Prince William: Talking openly about my mother has helped healing process
THE Duke of Cambridge has admitted speaking openly about his mother for a new documentary about her life was "daunting" at first but the process has been a "healing" one.
William described the 90-minute programme as a "tribute" to Diana, Princess of Wales that will remind the public - especially those too young to remember her - of the "warmth" and "humour" of the global figure.
But the ITV documentary will be the first and last time he, and Prince Harry, will speak candidly about their mother.
Speaking ahead of the programme's screening on Monday, William said: "We won't be doing this again - we won't speak as openly or publicly about her again, because we feel hopefully this film will provide the other side from close family friends you might not have heard before, from those who knew her best and from those who want to protect her memory, and want to remind people of the person that she was.
"The warmth, the humour and what she was like as a mother, which probably hasn't come across before in many other pieces and from other people."
The Duke is interviewed extensively with Harry for the ITV programme Diana, Our Mother: Her Life and Legacy, which also features the Princess' brother Earl Spencer and friends like Sir Elton John.
During the documentary, screened on Monday, an intimate portrait of the woman is built up with her son's poignant and funny recollections at its core, as they reminisce with the help of never-before-seen family pictures of them taken by Diana.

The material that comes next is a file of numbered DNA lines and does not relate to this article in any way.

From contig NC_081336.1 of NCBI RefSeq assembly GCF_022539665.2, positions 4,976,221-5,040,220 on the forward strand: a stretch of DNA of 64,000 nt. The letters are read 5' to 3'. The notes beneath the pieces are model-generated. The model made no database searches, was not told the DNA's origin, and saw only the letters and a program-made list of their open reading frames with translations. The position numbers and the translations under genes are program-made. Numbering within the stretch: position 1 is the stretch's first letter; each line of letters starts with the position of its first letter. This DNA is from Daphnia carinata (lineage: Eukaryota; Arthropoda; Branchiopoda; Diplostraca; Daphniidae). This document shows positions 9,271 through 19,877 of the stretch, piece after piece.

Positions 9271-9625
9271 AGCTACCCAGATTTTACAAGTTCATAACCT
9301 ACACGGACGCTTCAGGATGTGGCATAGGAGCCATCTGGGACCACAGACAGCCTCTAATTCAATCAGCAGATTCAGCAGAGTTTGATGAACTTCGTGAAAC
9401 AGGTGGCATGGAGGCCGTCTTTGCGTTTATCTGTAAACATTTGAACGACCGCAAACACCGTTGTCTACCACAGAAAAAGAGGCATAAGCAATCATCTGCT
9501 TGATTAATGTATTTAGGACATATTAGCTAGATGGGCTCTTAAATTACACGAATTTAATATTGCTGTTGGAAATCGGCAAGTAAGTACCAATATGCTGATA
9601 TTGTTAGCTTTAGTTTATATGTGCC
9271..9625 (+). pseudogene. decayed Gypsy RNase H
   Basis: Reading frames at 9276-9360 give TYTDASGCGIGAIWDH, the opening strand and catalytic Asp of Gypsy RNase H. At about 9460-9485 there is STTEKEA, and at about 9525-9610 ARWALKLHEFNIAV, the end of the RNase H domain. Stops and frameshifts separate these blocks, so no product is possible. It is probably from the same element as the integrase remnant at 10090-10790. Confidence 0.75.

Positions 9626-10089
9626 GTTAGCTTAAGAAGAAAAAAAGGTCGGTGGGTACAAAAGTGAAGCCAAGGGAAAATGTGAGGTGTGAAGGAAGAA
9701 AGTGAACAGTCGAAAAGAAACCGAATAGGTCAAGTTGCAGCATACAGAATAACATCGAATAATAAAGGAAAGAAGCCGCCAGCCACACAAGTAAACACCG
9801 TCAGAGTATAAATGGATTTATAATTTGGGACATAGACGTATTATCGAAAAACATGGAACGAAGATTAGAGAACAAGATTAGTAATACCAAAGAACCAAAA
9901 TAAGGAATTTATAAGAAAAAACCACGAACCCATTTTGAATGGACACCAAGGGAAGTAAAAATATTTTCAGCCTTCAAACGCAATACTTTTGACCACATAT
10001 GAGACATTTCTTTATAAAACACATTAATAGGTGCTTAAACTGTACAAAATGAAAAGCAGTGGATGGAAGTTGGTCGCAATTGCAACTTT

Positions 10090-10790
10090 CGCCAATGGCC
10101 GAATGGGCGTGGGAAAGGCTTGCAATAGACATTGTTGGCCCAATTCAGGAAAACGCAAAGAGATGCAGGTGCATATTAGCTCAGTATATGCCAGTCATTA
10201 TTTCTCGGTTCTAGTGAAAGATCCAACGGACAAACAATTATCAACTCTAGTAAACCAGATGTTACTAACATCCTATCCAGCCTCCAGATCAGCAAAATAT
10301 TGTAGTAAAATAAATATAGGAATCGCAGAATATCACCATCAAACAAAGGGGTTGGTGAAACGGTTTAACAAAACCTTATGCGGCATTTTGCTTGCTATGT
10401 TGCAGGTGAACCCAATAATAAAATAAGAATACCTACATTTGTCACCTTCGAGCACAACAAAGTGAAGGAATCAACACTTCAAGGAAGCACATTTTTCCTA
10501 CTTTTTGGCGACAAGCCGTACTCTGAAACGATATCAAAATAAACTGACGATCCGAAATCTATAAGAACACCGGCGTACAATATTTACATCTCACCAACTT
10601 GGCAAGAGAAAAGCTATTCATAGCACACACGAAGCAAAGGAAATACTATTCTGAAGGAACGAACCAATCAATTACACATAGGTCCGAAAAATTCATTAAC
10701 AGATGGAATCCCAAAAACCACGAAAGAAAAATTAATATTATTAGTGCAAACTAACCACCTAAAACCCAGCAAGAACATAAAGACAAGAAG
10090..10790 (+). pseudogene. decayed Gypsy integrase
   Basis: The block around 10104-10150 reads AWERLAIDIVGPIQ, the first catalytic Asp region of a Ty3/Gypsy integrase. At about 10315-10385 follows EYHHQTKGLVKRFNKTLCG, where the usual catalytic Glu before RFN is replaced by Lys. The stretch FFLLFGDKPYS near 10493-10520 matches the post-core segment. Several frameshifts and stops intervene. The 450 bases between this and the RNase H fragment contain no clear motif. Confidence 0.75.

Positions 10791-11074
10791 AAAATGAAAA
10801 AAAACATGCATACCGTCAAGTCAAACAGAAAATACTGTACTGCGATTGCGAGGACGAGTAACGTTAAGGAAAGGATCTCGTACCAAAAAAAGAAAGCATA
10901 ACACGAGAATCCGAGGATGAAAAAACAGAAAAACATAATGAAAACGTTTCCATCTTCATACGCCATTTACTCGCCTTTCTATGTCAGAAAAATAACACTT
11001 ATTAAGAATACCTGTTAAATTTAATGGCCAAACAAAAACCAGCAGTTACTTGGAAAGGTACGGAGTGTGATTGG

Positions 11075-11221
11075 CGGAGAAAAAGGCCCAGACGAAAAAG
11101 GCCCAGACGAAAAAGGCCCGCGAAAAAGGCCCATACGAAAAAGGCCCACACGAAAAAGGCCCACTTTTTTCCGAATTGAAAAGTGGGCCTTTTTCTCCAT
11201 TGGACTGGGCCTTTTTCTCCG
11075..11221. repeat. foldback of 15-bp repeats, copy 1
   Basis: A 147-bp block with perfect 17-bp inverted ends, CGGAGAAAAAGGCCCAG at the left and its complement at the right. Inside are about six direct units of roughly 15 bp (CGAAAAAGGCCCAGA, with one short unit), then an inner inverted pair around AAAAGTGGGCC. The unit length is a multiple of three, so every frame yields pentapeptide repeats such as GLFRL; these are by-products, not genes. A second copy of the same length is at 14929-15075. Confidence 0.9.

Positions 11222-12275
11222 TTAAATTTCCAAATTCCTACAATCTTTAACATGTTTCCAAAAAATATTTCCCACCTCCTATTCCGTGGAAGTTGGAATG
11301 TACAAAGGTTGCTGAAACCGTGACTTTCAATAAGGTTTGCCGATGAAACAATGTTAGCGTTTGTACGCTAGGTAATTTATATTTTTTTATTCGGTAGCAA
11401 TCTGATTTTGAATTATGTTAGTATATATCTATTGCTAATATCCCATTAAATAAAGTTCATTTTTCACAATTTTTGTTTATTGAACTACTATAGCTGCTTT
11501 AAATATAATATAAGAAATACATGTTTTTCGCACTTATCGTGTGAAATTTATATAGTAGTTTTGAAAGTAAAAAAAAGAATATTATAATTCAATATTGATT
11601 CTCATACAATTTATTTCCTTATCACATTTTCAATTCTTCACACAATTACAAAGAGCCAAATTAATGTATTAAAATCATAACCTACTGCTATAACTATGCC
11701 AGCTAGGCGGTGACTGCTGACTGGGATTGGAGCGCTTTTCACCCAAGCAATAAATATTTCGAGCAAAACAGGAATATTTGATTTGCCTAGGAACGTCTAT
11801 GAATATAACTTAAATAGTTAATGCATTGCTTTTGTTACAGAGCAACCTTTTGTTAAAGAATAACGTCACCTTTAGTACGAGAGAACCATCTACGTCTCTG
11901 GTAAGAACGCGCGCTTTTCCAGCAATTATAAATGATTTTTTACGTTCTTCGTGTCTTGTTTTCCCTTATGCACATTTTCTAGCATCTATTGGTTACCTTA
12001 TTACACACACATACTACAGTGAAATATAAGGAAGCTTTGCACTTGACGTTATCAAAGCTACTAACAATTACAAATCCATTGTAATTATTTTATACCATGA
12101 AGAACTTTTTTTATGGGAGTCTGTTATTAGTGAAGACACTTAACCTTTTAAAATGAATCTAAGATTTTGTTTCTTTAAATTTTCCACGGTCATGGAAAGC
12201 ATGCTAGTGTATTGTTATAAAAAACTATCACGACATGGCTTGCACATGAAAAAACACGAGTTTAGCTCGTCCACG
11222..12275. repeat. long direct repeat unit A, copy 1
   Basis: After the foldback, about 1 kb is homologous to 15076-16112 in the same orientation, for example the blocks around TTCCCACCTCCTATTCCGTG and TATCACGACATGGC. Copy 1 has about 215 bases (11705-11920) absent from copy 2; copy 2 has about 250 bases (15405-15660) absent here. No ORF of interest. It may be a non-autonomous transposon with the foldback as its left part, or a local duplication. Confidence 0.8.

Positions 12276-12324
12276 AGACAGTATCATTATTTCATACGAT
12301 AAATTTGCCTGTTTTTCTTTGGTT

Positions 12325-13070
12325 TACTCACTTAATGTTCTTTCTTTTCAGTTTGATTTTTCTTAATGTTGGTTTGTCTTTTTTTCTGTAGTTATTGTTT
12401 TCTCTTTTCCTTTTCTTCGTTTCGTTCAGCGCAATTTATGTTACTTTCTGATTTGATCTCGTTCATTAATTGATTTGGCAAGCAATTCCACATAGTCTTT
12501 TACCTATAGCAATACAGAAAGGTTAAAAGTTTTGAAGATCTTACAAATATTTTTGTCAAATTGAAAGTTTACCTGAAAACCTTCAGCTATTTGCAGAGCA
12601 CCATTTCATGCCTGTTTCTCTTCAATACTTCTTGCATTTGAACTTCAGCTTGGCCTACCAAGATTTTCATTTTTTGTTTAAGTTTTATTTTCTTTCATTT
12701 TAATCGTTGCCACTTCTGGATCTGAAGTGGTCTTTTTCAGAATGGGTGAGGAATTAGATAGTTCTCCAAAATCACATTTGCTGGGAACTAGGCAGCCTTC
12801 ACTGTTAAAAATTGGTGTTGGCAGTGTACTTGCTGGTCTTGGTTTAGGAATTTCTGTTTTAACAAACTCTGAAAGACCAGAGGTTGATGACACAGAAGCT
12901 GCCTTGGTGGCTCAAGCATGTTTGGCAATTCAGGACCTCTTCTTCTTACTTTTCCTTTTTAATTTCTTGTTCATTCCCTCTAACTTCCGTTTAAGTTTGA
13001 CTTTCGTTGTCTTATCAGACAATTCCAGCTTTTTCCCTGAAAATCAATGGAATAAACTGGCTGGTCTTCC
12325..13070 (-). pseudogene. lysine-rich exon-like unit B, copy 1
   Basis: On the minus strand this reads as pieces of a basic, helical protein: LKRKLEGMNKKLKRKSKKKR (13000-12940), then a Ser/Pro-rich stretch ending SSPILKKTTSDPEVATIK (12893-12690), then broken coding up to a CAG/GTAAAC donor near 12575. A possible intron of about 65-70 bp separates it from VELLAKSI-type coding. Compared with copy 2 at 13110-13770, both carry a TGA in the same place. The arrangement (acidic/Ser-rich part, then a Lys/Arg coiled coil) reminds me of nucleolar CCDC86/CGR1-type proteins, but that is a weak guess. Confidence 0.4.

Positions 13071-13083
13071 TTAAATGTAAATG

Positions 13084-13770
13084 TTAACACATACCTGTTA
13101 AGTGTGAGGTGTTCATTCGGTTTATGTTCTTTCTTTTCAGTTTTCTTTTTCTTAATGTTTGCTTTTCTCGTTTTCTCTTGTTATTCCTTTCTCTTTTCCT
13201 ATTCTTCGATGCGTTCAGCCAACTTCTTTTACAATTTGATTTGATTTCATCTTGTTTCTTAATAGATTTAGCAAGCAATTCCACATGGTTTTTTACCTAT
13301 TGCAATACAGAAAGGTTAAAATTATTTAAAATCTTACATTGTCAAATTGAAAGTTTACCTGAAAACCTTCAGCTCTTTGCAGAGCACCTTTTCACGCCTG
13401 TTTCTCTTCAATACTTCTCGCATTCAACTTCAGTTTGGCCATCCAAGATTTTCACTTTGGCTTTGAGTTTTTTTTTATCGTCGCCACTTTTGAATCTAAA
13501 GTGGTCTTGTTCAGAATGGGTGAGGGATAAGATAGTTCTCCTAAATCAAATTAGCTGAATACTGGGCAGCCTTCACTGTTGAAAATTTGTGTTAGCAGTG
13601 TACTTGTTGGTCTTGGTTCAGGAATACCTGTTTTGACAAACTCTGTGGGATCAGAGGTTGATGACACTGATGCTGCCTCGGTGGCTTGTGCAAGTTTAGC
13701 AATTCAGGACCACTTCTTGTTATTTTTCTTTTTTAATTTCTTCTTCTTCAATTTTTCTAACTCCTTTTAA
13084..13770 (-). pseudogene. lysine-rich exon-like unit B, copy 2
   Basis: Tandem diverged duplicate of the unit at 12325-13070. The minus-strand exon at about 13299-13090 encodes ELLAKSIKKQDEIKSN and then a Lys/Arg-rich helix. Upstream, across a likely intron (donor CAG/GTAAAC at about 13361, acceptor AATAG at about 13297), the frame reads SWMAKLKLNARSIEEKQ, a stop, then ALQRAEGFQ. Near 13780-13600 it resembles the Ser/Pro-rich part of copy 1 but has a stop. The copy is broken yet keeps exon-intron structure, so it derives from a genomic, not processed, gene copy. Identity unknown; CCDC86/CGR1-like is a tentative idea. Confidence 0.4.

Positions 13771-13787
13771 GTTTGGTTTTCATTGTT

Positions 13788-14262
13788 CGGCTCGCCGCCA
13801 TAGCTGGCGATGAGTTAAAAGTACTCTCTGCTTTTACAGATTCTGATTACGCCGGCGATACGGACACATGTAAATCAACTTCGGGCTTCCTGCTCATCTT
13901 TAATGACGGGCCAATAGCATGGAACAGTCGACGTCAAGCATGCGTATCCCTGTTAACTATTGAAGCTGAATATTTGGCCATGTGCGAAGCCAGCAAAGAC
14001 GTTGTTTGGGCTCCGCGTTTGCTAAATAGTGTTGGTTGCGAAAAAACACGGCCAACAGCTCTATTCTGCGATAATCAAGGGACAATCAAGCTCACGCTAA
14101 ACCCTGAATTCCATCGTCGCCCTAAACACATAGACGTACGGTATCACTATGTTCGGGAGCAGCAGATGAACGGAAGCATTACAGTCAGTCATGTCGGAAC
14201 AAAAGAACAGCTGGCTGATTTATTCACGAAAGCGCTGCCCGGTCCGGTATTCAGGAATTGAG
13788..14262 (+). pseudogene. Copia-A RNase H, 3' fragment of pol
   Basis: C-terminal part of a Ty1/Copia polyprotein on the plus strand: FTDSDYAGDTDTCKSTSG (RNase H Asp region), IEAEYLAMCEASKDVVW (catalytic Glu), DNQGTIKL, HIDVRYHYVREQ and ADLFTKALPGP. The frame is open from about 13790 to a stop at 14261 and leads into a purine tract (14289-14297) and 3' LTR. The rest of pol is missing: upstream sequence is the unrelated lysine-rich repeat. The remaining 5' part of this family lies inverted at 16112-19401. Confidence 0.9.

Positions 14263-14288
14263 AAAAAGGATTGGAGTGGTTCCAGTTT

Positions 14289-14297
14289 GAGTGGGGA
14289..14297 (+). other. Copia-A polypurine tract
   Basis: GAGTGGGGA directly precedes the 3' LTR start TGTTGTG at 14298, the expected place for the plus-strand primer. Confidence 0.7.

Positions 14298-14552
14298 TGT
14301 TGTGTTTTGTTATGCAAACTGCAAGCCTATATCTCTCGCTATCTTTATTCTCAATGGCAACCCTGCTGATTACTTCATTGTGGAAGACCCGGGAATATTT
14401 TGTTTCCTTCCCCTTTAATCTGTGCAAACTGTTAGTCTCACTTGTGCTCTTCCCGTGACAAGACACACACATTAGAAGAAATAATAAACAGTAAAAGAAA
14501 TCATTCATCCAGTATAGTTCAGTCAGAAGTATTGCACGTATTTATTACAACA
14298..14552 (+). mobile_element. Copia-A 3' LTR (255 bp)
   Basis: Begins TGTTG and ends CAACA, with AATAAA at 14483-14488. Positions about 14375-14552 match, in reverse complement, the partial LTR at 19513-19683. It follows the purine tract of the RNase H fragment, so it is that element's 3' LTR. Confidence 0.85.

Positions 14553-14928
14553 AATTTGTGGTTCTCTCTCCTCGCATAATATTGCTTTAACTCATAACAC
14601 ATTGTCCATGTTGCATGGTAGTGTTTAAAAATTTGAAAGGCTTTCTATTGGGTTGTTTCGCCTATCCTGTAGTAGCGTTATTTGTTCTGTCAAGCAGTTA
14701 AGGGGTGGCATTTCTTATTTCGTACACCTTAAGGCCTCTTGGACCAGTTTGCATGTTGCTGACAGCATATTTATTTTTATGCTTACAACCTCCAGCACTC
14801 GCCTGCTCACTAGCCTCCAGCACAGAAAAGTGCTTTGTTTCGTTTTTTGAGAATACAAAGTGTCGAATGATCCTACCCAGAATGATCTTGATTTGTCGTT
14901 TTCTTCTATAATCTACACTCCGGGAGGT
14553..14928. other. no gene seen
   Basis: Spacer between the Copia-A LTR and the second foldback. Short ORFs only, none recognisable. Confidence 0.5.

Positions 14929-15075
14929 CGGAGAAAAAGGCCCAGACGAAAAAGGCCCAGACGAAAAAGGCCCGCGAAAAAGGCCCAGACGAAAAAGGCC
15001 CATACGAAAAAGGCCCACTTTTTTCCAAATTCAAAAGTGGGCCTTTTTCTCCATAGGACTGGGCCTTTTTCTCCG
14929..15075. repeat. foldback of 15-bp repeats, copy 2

Explaining his reasons for speaking candidly about Diana, William said: "Twenty years on Harry and I felt that it was an appropriate time to open up a bit more about our mother."
The 20th anniversary of her death will be marked with a statue of Diana erected in a place she knew well, the public gardens of her former home Kensington Palace.
William said: "Harry and I feel very strongly that we want to celebrate her life and this is a tribute from her sons to her, and we want her legacy to live on in our work and we feel this is an appropriate way of doing that.
"To remind not only people who knew her, but also you have to remember this is 20 years ago now she died and there are people who don't even know about her.
"Twenty-five year olds who probably have just heard the odd snippet about her, and know a little bit about who she was but nothing really about her, so this is introducing her to a new audience as well.
"And I think it's been quite cathartic for us doing it. It's been at first quite daunting - opening up so much to camera...but going through this process has been quite a healing process as well."